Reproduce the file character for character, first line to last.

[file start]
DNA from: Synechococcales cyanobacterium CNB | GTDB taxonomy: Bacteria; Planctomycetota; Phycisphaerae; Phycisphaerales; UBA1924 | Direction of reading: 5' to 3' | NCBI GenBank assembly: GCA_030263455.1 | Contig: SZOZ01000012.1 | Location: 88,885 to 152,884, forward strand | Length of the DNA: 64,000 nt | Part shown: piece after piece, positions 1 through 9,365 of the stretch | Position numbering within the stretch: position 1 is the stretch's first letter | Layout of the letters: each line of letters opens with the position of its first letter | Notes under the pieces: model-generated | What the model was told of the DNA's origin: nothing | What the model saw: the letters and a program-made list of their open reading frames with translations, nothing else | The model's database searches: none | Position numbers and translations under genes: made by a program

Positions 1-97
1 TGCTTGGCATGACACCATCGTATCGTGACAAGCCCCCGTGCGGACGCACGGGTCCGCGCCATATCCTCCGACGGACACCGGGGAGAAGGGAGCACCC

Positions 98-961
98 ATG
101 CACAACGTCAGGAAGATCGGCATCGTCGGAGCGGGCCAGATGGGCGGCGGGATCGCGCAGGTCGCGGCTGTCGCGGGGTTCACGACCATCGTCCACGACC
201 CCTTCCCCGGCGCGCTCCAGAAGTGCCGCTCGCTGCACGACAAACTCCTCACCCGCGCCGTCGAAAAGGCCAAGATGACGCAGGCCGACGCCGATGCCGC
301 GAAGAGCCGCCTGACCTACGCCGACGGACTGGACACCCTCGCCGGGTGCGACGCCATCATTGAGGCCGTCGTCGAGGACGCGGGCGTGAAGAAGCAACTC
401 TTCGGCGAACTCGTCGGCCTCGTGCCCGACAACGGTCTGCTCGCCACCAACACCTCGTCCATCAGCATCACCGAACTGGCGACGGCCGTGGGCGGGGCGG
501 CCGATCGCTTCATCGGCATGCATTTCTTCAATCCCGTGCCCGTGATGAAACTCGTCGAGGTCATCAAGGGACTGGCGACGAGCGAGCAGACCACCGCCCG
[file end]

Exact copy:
DNA from: Synechococcales cyanobacterium CNB | GTDB taxonomy: Bacteria; Planctomycetota; Phycisphaerae; Phycisphaerales; UBA1924 | Direction of reading: 5' to 3' | NCBI GenBank assembly: GCA_030263455.1 | Contig: SZOZ01000012.1 | Location: 88,885 to 152,884, forward strand | Length of the DNA: 64,000 nt | Part shown: piece after piece, positions 1 through 9,365 of the stretch | Position numbering within the stretch: position 1 is the stretch's first letter | Layout of the letters: each line of letters opens with the position of its first letter | Notes under the pieces: model-generated | What the model was told of the DNA's origin: nothing | What the model saw: the letters and a program-made list of their open reading frames with translations, nothing else | The model's database searches: none | Position numbers and translations under genes: made by a program

Positions 1-97
1 TGCTTGGCATGACACCATCGTATCGTGACAAGCCCCCGTGCGGACGCACGGGTCCGCGCCATATCCTCCGACGGACACCGGGGAGAAGGGAGCACCC

Positions 98-961
98 ATG
101 CACAACGTCAGGAAGATCGGCATCGTCGGAGCGGGCCAGATGGGCGGCGGGATCGCGCAGGTCGCGGCTGTCGCGGGGTTCACGACCATCGTCCACGACC
201 CCTTCCCCGGCGCGCTCCAGAAGTGCCGCTCGCTGCACGACAAACTCCTCACCCGCGCCGTCGAAAAGGCCAAGATGACGCAGGCCGACGCCGATGCCGC
301 GAAGAGCCGCCTGACCTACGCCGACGGACTGGACACCCTCGCCGGGTGCGACGCCATCATTGAGGCCGTCGTCGAGGACGCGGGCGTGAAGAAGCAACTC
401 TTCGGCGAACTCGTCGGCCTCGTGCCCGACAACGGTCTGCTCGCCACCAACACCTCGTCCATCAGCATCACCGAACTGGCGACGGCCGTGGGCGGGGCGG
501 CCGATCGCTTCATCGGCATGCATTTCTTCAATCCCGTGCCCGTGATGAAACTCGTCGAGGTCATCAAGGGACTGGCGACGAGCGAGCAGACCACCGCCCG